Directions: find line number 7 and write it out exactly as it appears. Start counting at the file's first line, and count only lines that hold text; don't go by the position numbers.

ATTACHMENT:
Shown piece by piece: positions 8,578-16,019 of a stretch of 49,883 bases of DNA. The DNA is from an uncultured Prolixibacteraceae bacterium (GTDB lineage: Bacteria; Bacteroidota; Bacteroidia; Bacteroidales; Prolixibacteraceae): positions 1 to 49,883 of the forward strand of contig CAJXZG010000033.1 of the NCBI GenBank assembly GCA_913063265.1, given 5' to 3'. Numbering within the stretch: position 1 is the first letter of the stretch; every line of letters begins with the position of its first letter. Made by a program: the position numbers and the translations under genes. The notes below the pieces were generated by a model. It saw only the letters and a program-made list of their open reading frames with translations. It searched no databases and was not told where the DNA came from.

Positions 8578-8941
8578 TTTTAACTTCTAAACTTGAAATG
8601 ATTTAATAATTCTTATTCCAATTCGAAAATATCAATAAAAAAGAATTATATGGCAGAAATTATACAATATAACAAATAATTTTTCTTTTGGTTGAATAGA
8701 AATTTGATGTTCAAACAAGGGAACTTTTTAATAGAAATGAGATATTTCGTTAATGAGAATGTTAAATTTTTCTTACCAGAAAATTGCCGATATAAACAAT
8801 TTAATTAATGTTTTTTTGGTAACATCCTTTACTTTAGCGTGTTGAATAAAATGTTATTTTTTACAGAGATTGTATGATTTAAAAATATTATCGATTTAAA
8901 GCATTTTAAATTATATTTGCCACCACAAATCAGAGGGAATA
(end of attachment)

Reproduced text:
8901 GCATTTTAAATTATATTTGCCACCACAAATCAGAGGGAATA